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Sore and wobbly - Aylsham rower's happy

PUBLISHED: 10:23 24 January 2008 | UPDATED: 08:49 13 July 2010

The legs are wobbly, their bottoms sore, and hands curled into painful claws after more than a month of non-stop rowing.

But Norfolk's trio of trans-Atlantic rowers, including Aylsham printing boss Julian Barnwell, are still celebrating after their record-breaking 3,000-mile adventure.

The legs are wobbly, their bottoms sore, and hands curled into painful claws after more than a month of non-stop rowing.

But Norfolk's trio of trans-Atlantic rowers, including Aylsham printing boss Julian Barnwell, are still celebrating after their record-breaking 3,000-mile adventure.

He is part of a 14-man crew who arrived in Barbados at the end of last week, following a 3,000-mile journey from the Canary Islands which took 33 days, seven hours and 30 minutes.

It smashed two days off the previous fastest crossing, and also broke records for the most miles - 117 - rowed in 24 hours, and for clocking up 100 miles for five days in a row.

The crew, which also included heart doctor Liam Hughes and financial advisor Mike Tooth from Norfolk, has settled into a string of luxurious VIP parties, massages, breakfasts in bed, and sunbathing as they grabbed holidays at the end of an journey which involved relentless rowing, eating instant meals, and power napping in cabins humid with 40 degrees of stifling heat.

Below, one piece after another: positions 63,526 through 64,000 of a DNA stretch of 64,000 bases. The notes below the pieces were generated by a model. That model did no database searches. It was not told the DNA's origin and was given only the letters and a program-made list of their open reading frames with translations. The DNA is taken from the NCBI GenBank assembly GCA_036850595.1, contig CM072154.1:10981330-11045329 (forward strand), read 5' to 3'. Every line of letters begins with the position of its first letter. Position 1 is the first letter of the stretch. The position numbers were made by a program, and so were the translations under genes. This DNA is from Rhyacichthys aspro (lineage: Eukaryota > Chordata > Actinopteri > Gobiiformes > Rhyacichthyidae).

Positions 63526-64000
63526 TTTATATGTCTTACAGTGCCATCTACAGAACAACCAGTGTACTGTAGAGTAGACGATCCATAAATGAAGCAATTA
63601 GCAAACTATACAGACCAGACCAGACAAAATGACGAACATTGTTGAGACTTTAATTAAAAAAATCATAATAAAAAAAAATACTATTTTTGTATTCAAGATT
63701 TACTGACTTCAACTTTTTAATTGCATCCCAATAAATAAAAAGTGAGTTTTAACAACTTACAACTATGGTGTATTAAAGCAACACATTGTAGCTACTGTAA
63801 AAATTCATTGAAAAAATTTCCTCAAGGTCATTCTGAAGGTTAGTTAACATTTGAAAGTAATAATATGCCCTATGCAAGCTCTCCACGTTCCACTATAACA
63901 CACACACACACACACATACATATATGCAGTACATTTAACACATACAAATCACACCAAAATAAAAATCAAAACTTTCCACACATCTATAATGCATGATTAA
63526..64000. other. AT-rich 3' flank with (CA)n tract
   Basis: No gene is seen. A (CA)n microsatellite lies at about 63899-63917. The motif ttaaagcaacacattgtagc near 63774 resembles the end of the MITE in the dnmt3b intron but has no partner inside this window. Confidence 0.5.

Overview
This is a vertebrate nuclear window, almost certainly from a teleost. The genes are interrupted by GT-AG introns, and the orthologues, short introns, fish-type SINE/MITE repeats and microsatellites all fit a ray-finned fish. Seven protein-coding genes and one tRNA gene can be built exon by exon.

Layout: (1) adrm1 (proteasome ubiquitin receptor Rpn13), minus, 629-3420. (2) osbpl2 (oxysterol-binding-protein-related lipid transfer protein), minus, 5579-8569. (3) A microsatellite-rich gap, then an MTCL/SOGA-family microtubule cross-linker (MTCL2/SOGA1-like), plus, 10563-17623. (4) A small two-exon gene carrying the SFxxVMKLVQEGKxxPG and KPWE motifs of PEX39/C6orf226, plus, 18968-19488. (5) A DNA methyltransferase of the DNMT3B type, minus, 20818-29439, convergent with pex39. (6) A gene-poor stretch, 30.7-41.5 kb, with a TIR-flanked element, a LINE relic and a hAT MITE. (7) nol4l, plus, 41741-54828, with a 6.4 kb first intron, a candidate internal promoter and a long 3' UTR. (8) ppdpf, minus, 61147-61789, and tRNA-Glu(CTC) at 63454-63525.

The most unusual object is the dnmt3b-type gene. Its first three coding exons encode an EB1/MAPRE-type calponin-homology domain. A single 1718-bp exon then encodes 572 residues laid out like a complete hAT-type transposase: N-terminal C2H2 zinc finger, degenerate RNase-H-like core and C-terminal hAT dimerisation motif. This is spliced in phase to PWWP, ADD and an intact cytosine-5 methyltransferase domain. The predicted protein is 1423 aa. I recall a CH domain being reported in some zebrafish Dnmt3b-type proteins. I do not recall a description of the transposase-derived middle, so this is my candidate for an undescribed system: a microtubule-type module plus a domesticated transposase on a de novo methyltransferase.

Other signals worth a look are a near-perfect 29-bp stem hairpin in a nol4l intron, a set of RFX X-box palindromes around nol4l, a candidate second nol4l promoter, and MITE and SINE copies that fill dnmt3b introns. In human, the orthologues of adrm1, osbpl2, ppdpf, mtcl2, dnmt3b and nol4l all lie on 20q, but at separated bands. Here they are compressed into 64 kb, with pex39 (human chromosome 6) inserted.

After a 12-hour sleep Aylsham printer Julian Barnwell told the News: “I cannot close my hands. My backside is covered in sores and plasters.

“I cannot walk in a straight line and have done more damage to myself on dry land than I did at sea”, he added, stressing that was down his “sea legs” rather than the previous night's celebrations.

He was on high after reaching journey's end, and being reunited with his family - but admitted that he was already pining for his crewmates.

“When you have the intensity of being with them for so long you miss it,” said Mr Barnwell. “My first emotion when we landed was to hug all the crew for their blood, sweat and tears.”

His Thai wife Lamyai also got hugs and kisses from the businessman who has regularly tackled marathon rows, and is toying with a North Atlantic one in the future.

He is looking forward to getting back to work where his business is tackling a major move within the town.

But Mr Barnwell said that among his next adventures was …to start a family.

For more details about the row and the charities it supported, visit www.oceanrowevents.com

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